Saturday, December 11, 2010
One of my favorite blogs is written by a photographer and writer with a fantastic talent for capturing sense of place and also the subtle decay and facades of our built environment. So with a nod to the good folks over at Are There Any More Cookies?, I'm going to swing this potentially dense and pretentious discussion toward another installment of the themed photo sets that I've indulged in lately. Here is my own take on decay. I'll tackle sense of place in another installment.
Tuesday, December 7, 2010
Tuesday, November 23, 2010
Wednesday, November 10, 2010
Winter Sky Palette, Brazos Bend State Park
Photos Copyright Justin Bower, all rights reserved. Click on them to see larger versions.
One of the things I do appreciate about the pseudo-winter of Houston is the colors of sunset. More often than not, our “winter” skies at sunset are cloudless. The sunsets are not as dramatic as the brightly lit pantheons of blazing clouds form other seasons, but they form fantastic color gradients. Sometimes subtle, sometimes massive color shifts, but always gradual from sky to ground.
From Start: Primary Sky, Elm Lake Sunset, River of Birds, Purple Haze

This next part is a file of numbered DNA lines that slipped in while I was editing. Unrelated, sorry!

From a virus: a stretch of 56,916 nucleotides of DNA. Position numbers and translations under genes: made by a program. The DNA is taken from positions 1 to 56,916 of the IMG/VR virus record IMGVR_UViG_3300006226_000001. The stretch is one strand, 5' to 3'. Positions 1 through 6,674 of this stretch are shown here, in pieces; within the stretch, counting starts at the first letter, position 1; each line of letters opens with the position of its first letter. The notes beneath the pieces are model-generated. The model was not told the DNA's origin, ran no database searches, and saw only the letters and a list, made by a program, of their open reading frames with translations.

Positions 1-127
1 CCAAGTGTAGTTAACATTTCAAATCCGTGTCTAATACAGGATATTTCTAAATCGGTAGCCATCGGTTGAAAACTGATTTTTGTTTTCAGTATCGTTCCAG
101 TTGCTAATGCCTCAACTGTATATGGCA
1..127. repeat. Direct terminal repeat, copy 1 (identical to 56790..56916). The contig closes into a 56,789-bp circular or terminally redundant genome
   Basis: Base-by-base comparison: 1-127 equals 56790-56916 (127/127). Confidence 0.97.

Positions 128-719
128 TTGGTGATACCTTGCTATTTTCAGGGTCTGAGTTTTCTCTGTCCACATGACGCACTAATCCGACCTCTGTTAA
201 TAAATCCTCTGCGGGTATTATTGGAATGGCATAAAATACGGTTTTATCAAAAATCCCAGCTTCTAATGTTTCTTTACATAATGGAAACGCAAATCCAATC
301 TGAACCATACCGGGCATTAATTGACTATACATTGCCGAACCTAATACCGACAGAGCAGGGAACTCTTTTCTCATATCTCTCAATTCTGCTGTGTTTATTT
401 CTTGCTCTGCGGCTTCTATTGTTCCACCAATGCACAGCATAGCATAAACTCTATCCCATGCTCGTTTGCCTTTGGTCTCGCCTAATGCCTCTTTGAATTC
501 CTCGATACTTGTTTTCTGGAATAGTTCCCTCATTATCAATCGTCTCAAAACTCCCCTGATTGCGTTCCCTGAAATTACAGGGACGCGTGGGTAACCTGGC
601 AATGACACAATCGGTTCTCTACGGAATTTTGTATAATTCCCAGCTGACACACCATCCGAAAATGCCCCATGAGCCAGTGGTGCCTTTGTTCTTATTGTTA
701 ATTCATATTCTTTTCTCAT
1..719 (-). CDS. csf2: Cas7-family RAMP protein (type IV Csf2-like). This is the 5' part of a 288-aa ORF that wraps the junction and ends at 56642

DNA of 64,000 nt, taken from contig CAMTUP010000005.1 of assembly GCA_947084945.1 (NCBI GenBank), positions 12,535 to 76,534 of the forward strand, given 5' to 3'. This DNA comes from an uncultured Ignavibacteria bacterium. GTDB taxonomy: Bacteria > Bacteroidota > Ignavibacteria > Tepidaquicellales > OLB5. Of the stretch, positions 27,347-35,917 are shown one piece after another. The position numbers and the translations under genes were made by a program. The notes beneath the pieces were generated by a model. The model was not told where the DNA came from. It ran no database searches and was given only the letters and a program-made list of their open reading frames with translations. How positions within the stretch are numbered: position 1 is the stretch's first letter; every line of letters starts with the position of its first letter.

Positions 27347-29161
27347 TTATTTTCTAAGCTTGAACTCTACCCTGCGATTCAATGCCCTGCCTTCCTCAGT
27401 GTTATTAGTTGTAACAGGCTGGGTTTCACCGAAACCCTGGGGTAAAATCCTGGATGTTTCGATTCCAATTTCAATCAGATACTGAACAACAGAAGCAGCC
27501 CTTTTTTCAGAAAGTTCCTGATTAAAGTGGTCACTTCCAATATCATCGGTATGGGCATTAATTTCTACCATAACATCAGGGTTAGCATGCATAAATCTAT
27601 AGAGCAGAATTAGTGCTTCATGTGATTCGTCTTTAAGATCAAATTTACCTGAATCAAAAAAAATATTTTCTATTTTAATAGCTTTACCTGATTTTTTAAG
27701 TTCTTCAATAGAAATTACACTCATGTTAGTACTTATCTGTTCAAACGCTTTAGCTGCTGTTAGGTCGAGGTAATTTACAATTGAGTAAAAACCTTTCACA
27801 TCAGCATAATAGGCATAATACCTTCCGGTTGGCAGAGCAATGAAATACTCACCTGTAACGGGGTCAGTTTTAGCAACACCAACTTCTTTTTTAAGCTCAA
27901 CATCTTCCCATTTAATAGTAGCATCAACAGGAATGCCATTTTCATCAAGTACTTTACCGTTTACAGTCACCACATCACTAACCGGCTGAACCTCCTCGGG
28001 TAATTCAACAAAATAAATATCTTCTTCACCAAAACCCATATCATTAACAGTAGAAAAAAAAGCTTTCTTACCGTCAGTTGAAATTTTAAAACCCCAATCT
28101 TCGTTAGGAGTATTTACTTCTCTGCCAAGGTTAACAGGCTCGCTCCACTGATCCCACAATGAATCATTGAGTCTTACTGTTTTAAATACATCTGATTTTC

Even unedited, the colors are pronounced through the (relatively) less humid air. At a time when the landscape is not especially attractive to photograph, the color shifts make for some nice abstracts. It’s an interesting counterpoint to the subdued earth tones of the landscape.
From Start: Winter Grasses, Reeds and Sky, Last Light on Winter Fields, In the Gloaming
Tuesday, November 2, 2010
Thursday, October 28, 2010
When I recently took a trip to Yosemite National Park with my wife (Details of the trip itself at inmediasresblog.blogspot.com), one of the many reasons for anticipation was the chance to see some western[i] species. While we didn't spend a lot of time specifically looking for wildlife while we were there, we did manage to see a couple of cool, new (to me) species.
While I’m not a birder by specialty[ii], birds are so varied and visible[iii] that one passively encounters quite a few[iv] just by standing in a given location and being conscious[v]. I have not been out west (with the exception of a quick trip to Seattle) since I started “birding”, so I was looking forward to western birds in general, and especially the sub-alpine and alpine species that Yosemite might yield up. I ended up having very little time to go out specifically looking for birds, and the persistently rainy weather didn't help. However, we ended up getting fairly lucky. I counted a Western scrub jay at a friend’s house in Sacramento before we even got to the Park, and I logged 9 new species, and a great picture of a common raven[vi] over the course of our time in Yosemite. Common Ravens and Brewer’s blackbirds were everywhere in Yosemite Valley, and there were several Stellar’s Jays about as well. I managed to get some decent shots of White-headed woodpeckers in Mariposa Grove, a Brown Creeper at the base of Yosemite Falls, and several Sooty Grouse and a Clark’s Nutcracker at the base of the final ascent for Half-Dome. I finished out the trip with a flock of Spotted Towhees in a pile of bracken in Cook’s Meadow.